I like this idea, and it is precisely this latter interpretation that I understand Lily to be espousing for museums and, by extension, for museum branding. Who are we, she says, to dictate how one understands the meaning of the content of “my” museum? A museum brand that tries to assign meaning in predictable ways is anathema to this. Follow this reasoning and you get to a very interesting place, one of ever-changing invention and categorization. I’m reminded of the preface to The Order of Things, in which Michel Foucault cites a wonderful list of classifications for animals originally invented by Borges in his Celestial Emporium of Benevolent Knowledge:
“This passage quotes a ‘certain Chinese encyclopedia’ in which it is written that ‘animals are divided into: (a) belonging to the Emperor, (b) embalmed, (c) tame, (d) sucking pigs, (e) sirens, (f) fabulous, (g) stray dogs, (h) included in the present classification, (i) frenzied, (j) innumerable, (k) drawn with a very fine camel-hair brush, (l) et cetera, (m) having just broken the water pitcher, (n) that from a long way off look like flies’.”
In a postmodern world—the one we live in now—this typology is possible, desirable even. The authority, the curator, the author, the expert—anyone whose charge it is to create grand classifications and assign meaning—has been demoted. This is our Internet paradigm, is it not? The authority is now just one voice among many. In this 21st Century, who is to say that Borges’s list, with its amusing classifications, is not just as good as the scientific version we use with its arcane Latin designations?
What does this mean for museum branding?
Has branding been reduced to an unnecessary affectation, an agenda that museums—or any institutions for that matter—no longer need to cultivate?
Nike has now eschewed Just do it as too directive and preachy (AdWeek). It is now, they say, left to the consumer to decide how they want to think about Nike’s products. Another brand among brands, Apple, is no longer saying anything like Think different. It’s just putting a small declarative note on its products: Designed in California. Is this shift away from brand slogans a sign of the dawn of a new post-branding era, or simply a privilege that can only be enjoyed by the brand elite? More to the point, can your institution forgo the endeavor of museum branding?
Let’s venture down this path. First, though, let me remind you once again of what a brand is NOT.
It’s just too damn hard to make things from scratch. So we don’t.
A brand is not your logo. A brand is not your style guide. A brand is not your slogan, like Just do it. A brand is not even your guiding idea. A brand is all the concepts, the memories, the images, the associations, and the feelings that are retained about you or your products in the minds of your consumers. So you have a brand whether you choose to exercise any control over it or not. It is there, inside and outside of your museum, walking through your front entrance (or not, as the case may be) blurry and nondescript, or sharply in focus and shared by many. Your brand lives, breathes, evolves, grows, and fades as you nourish it with whatever you feed it: exhibits, ads, events, news, images, anything and everything that you put out into the world and into people’s minds.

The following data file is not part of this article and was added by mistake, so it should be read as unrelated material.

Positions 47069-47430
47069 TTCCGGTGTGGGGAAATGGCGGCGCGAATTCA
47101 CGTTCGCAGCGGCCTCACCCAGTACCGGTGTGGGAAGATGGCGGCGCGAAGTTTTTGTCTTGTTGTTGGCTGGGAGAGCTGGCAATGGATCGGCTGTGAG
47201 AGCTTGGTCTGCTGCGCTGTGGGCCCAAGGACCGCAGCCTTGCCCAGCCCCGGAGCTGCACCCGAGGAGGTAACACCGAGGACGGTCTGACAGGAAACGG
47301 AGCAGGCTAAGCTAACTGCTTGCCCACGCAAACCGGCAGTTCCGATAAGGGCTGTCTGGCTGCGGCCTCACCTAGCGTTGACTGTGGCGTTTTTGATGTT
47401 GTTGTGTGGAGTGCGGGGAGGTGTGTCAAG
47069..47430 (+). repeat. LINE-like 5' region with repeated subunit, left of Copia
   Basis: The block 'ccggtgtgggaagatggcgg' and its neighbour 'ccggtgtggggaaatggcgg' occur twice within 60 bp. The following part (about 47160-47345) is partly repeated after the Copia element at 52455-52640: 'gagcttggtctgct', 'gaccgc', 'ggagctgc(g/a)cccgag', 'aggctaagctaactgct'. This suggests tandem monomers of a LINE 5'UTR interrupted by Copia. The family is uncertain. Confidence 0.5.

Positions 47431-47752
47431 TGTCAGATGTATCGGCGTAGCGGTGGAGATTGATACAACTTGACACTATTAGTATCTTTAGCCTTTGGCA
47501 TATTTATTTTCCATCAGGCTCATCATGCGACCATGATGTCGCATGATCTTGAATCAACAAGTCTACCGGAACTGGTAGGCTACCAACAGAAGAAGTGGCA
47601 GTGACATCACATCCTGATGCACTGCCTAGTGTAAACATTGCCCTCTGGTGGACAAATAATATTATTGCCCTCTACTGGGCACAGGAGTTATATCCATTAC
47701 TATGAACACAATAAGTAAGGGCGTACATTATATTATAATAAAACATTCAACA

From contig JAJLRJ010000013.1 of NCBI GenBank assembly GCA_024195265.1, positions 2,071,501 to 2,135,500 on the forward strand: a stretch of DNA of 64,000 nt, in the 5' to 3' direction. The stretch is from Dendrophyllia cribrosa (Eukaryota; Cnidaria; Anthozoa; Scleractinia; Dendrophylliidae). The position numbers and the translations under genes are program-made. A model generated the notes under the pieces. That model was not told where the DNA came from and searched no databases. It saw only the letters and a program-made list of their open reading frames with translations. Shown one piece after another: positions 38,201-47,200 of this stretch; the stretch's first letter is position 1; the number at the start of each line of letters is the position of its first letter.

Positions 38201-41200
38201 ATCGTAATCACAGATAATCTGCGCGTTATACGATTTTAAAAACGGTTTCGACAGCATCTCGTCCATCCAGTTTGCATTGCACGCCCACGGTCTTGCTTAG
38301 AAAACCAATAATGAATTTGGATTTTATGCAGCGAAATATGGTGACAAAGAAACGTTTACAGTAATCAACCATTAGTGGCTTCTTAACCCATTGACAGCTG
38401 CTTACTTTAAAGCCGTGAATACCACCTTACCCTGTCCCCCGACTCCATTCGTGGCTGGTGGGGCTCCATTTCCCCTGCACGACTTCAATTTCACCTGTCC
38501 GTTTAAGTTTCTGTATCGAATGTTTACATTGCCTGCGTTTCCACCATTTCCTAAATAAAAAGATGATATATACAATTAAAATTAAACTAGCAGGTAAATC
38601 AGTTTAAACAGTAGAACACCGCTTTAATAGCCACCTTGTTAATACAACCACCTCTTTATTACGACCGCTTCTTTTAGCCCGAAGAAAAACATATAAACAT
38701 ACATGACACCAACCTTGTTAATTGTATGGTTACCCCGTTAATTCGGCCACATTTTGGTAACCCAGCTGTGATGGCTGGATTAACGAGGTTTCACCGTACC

So have museums reached a place where brands no longer matter?
Have we reached that place where a person can and should hold any idea about you that she likes, experience your offers just as she chooses, and make of that experience whatever she will? Does such freedom now reign? Freedom from curatorial authority, freedom from conceptual frameworks, freedom from the authority of the artist, the learned, the brand manager?
It is an appealing thought. It’s a thought that poses a basic question of free will, something that has been debated for centuries, and it is also where I get stuck.
Maybe you do need to be more than the sum of the parts of your collections, more than the object of random thoughts unmolded by concerted and coherent effort.
As much as I would like to imagine it, we are not free. We are not free from our desires and preconceptions. We are not free from our basic needs and our primitive modes of thought. We use patterns and mental shortcuts to make sense of the world. We resort to stories to understand and communicate ideas. These shortcomings make us human, and they help us make choices about what we decide to do and what we choose to buy. We borrow, we reuse and recycle. It’s just too damn hard to make things from scratch. So we don’t.
Our decisions, our ideas, our very thoughts are not ultimately characterized by freedom or originality. Every minute of every day we make use of what is given to us. We think we are rational and independent of outside influence, but in fact we are ever the victims of manipulation and coercion both subtle and profound. We are driven by our emotions and our basic needs. We think we are free only because this notion of ourselves as such massages our egos.
In liberating me, you would, I believe, unfortunately lose me to those who do not share your optimism about the human capacity for invention.
In a postmodern vision of a brand, you would leave me alone. You would not bother me with your brand. My decision of what museum to go to, what exhibition to see, what product to buy, would be left entirely up to my free will. And in liberating me, you would, I believe, unfortunately lose me to those who do not share your optimism about the human capacity for invention. You would lose me to those whose more Machiavellian (or at least pragmatic) schemes do employ the tools of marketing manipulation and persuasion, whose use of mechanisms such as branding—that accursed spawn of modern marketing—serve to foil your best-laid postmodern plans for the release of my free will.
You will lose me to a better museum brand and wonder why. Maybe you are supported by the state and do not need to resort to any such measures. Maybe your only competition is your own past best endeavors. Maybe you operate above the fray, outside of the need to attract, or maybe the raw magnetism of your collection is sufficient attraction in its own right.
But maybe it’s not. Maybe it’s just not enough.
Maybe museums are in the same not-yet-liberated world as everyone else. Maybe your greatness does not come from the fact of your existence, but rather from the fact that your audience is or could be the “everyman.” Maybe your craft, your inventions, your products are worth the added effort of figuring out how to impress upon me—your consumer—why I should care. Maybe, just maybe, you are in competition for the same hearts and minds, for the same dollars and devotion as everyone else.
Maybe the idea of your museum brand—the answer to the question “Why do you matter to me?”—is not irrelevant at all. Maybe you do need to be more than the sum of the parts of your collections, more than the object of random thoughts unmolded by concerted and coherent effort. Maybe you do need a brand after all—lovely animals drawn with fine camel-hair brushes notwithstanding …
Illustration by Anne Mieth for Tronvig Group